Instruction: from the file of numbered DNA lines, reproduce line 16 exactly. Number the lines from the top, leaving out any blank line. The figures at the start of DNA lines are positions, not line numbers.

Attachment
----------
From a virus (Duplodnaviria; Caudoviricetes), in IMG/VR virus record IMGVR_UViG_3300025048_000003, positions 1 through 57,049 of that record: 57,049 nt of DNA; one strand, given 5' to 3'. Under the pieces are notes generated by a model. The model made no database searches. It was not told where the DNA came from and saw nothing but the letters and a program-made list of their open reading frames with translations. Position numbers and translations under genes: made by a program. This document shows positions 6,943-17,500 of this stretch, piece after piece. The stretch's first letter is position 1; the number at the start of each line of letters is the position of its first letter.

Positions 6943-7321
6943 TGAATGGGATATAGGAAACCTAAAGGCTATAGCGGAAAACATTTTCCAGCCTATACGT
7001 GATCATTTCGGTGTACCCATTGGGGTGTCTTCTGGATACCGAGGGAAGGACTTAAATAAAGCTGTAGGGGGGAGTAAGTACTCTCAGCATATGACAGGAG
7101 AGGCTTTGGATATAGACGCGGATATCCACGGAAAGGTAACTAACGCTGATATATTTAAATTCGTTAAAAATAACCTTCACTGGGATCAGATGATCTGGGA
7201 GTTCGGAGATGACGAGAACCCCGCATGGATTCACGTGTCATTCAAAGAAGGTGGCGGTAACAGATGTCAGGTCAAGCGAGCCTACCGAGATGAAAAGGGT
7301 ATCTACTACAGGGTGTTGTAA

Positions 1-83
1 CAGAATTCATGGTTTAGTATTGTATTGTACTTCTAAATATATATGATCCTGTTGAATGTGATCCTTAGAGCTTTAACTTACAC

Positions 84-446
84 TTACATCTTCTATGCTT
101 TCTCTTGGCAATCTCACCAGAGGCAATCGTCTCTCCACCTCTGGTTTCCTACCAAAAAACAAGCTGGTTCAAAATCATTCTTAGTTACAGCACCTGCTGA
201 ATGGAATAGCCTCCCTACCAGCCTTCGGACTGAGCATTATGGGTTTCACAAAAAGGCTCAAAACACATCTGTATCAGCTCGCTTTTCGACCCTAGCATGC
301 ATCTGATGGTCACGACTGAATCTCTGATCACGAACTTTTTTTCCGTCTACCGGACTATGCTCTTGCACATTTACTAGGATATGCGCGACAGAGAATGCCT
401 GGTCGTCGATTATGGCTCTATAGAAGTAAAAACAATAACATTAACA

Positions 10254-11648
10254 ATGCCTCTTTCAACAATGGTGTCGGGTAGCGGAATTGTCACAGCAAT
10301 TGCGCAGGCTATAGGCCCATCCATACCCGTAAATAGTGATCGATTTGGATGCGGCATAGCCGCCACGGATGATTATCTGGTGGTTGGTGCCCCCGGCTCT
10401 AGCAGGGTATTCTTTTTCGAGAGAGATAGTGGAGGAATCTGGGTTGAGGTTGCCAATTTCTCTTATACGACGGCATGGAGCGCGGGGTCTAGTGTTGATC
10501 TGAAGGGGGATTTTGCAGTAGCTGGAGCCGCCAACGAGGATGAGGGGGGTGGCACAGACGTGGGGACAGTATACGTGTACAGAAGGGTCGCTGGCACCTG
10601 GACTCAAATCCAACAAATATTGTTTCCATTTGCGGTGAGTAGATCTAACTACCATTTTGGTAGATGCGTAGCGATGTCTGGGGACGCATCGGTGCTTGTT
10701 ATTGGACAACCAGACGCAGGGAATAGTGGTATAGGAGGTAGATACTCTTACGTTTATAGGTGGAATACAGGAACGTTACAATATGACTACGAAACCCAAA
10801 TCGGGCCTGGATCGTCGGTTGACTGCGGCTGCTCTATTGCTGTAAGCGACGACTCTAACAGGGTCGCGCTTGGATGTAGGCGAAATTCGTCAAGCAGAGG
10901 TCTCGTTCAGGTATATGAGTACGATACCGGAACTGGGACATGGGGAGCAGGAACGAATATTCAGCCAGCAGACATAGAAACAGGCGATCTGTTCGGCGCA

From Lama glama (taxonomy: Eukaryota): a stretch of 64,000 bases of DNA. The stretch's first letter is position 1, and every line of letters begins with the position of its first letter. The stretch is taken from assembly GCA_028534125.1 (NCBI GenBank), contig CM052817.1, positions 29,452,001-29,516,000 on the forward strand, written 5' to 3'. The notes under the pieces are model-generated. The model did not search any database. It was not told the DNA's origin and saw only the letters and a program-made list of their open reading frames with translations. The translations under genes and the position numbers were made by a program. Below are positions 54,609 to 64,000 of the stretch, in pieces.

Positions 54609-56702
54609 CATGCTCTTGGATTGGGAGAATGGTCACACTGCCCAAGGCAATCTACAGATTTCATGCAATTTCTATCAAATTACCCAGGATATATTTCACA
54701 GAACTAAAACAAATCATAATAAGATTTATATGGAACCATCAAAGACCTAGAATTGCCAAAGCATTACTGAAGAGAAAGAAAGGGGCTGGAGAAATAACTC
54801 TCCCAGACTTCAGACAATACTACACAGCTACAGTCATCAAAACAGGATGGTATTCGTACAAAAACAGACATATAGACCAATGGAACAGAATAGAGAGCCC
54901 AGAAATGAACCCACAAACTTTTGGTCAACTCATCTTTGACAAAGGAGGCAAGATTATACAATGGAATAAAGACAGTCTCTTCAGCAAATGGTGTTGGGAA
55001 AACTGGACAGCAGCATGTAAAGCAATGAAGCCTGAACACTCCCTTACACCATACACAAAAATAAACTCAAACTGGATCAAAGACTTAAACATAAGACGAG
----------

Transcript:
Positions 10254-11648